Bo: Path of the Teal Lotus – July 18

XSX|S, PS5, Switch, PC

Good for Gamers Who Like: Okami, Hollow Knight

Bad for Gamers Who Don’t Like: – the barrel levels in the Donkey Kong Country series

As players meet Bo, the titular character in the upcoming Bo: Path of the Teal Lotus, they’ll quickly note two thing: (1) that Bo is an accessory ICON, and that (2) he appears notably similar in appearance, art style, and even play elements as another highly-regarded indie darling, 2017’s Hollow Knight.

Read More: F1 24 Netherlands Setup Guide

Both games feature flowing, curving lines, with Bo finding its influences in Japanese folklore, while Hollow Knight takes its cues from the Art Nouveau at the end of the 19th century which emphasizes round, circular movements in its style as wel. Both features classic “Mentroidvania” maps, but while Hollow Knight focuses on pixel-perfect platforming, Bo adds a dash of the barrel stages from Rare’s Donkey Kong Country series, requiring our Celestial Blossom to traverse explosive sky transportation to fly through the stages with the greatest of ease. With ancient Japanese styings finding its way into the art, soundtrack and even the enemy design, Bo: Path of the Teal Lotus will surely be able to blossom next to other indies that proved their worth.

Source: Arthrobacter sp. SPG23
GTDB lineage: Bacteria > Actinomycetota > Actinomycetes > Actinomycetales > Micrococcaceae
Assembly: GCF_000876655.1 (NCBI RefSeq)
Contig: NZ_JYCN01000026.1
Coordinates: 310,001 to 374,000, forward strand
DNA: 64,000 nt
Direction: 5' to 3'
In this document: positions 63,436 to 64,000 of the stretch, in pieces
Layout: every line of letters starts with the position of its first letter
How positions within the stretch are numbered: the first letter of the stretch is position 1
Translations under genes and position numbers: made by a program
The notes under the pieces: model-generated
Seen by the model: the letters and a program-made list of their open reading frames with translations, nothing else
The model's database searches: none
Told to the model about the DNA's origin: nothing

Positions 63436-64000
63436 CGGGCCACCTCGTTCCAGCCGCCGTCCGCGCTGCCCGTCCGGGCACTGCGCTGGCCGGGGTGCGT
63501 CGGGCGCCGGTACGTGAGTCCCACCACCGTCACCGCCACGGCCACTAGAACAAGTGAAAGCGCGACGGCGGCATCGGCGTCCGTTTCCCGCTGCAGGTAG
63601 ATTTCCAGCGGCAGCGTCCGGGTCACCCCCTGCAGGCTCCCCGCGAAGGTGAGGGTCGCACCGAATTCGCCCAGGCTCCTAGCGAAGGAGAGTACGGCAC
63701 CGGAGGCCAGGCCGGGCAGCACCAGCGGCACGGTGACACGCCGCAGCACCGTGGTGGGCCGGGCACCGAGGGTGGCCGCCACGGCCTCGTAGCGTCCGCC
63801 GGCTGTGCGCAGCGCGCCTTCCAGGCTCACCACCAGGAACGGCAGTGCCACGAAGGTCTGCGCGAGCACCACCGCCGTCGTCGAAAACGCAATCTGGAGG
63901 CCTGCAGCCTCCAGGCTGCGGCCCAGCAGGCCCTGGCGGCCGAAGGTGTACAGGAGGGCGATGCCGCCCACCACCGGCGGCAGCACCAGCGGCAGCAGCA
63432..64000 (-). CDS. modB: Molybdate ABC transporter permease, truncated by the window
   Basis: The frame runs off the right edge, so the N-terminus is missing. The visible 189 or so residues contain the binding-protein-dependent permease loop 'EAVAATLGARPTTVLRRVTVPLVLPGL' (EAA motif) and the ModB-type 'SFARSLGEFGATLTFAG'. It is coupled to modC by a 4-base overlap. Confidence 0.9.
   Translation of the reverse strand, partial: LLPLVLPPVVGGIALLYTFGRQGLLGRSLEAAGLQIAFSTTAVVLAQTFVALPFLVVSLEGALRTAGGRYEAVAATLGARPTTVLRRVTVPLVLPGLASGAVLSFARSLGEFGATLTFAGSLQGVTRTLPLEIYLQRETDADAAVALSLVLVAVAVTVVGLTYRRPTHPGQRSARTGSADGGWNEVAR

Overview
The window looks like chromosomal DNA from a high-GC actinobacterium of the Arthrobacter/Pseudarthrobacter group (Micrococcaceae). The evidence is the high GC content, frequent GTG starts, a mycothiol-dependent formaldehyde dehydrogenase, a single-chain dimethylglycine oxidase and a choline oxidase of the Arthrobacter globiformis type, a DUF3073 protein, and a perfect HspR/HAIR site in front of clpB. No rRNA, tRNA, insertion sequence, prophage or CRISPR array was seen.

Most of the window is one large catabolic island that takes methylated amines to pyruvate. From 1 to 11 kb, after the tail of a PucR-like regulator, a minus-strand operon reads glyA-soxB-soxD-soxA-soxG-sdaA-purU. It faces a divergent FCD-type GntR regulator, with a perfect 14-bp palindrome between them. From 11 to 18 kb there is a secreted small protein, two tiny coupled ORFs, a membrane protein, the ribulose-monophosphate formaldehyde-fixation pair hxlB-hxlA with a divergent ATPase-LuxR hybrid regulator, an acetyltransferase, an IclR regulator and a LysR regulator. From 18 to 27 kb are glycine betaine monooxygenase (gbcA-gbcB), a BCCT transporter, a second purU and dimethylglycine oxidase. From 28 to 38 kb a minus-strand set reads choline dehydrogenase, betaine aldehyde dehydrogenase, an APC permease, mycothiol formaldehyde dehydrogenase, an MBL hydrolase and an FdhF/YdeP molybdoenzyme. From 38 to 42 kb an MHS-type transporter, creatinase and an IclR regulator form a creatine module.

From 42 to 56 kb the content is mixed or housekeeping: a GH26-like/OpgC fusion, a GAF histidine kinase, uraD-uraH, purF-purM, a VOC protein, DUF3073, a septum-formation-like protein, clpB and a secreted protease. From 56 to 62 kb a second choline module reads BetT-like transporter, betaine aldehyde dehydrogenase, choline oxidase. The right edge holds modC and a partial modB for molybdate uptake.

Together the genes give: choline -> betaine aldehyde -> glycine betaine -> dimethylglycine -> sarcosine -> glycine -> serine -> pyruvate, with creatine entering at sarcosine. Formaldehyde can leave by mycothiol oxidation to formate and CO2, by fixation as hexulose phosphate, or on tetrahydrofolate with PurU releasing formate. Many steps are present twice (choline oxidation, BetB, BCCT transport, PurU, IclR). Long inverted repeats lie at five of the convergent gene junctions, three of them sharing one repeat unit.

Get it? “BLOSSOM??”

(I’m not above picking low-hanging fruit once in a while.)

Flintlock: The Siege of Dawn – July 18



Good for Gamers Who Like: – Souls-like games, The Order: 1886

Bad for Gamers Who Don’t Like: – that “Souls-like with guns” is becoming a subgenre of a subgenre

A44 Games knows Flintlock: The Siege of Dawn as the “future hit follow-up to smash debut title Ashen.” Fans will come to know Flintlock as another entry into the newly-birthed subgenre of “Souls-Like With Guns.” Most accurately, however, it should probably be categorized as “Souls-Like With Gunpowder.” But don’t forget about the swordplay, reputation systems, and magic infusion. Garnish with a lime to counteract all the salty tears that will be produced by the punishing and often-fatal challenges, if predecessor Ashen is any indication.

Conscript – July 2

PS4, PS5, XB1, XSX|S, Switch, PC

Good for Gamers Who Like: Valiant Hearts, Darkest Dungeon

Bad for Gamers Who Don’t Like: – Any chance at being happy

Conscript is the latest title from indie developer/publisher Catchweight Studios. It is also the first game from indie developer/publisher Catchweight Studios. We basically know that the game involves a French soldier scavenging for supplies and trying to solve challenging puzzles while searching and discovering what has happened in the towns and trenches in this region of the nation.

Oh, and it’s also World War I, so, there’s a big yellow sunshine sticker on top of everything. If you like games like Stardew Valley and Flower are your types of fun, well… we’ve got seven other titles on this list, don’t we?

Thrasher – July 25

Thrasher gameplay image